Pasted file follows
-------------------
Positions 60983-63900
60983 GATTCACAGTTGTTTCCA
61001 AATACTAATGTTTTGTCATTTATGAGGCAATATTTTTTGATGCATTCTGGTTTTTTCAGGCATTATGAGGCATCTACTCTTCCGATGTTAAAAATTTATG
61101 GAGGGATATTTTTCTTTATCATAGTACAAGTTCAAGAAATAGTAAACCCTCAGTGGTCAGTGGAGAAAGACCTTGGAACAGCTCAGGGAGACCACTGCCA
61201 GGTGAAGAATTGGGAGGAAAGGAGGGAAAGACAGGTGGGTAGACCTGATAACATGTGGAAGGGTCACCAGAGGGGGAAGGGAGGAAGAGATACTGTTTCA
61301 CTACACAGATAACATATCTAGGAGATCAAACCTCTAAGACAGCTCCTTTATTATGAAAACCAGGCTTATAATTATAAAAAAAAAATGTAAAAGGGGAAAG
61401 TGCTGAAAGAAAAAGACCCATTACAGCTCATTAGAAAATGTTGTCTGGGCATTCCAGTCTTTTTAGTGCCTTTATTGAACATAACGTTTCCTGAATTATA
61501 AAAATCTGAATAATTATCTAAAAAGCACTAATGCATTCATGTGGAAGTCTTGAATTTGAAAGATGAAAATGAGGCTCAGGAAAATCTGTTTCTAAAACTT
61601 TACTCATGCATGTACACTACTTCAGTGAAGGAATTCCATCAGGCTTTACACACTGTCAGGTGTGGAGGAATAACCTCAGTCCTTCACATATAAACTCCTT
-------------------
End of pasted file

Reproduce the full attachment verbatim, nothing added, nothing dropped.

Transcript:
Positions 60983-63900
60983 GATTCACAGTTGTTTCCA
61001 AATACTAATGTTTTGTCATTTATGAGGCAATATTTTTTGATGCATTCTGGTTTTTTCAGGCATTATGAGGCATCTACTCTTCCGATGTTAAAAATTTATG
61101 GAGGGATATTTTTCTTTATCATAGTACAAGTTCAAGAAATAGTAAACCCTCAGTGGTCAGTGGAGAAAGACCTTGGAACAGCTCAGGGAGACCACTGCCA
61201 GGTGAAGAATTGGGAGGAAAGGAGGGAAAGACAGGTGGGTAGACCTGATAACATGTGGAAGGGTCACCAGAGGGGGAAGGGAGGAAGAGATACTGTTTCA
61301 CTACACAGATAACATATCTAGGAGATCAAACCTCTAAGACAGCTCCTTTATTATGAAAACCAGGCTTATAATTATAAAAAAAAAATGTAAAAGGGGAAAG
61401 TGCTGAAAGAAAAAGACCCATTACAGCTCATTAGAAAATGTTGTCTGGGCATTCCAGTCTTTTTAGTGCCTTTATTGAACATAACGTTTCCTGAATTATA
61501 AAAATCTGAATAATTATCTAAAAAGCACTAATGCATTCATGTGGAAGTCTTGAATTTGAAAGATGAAAATGAGGCTCAGGAAAATCTGTTTCTAAAACTT
61601 TACTCATGCATGTACACTACTTCAGTGAAGGAATTCCATCAGGCTTTACACACTGTCAGGTGTGGAGGAATAACCTCAGTCCTTCACATATAAACTCCTT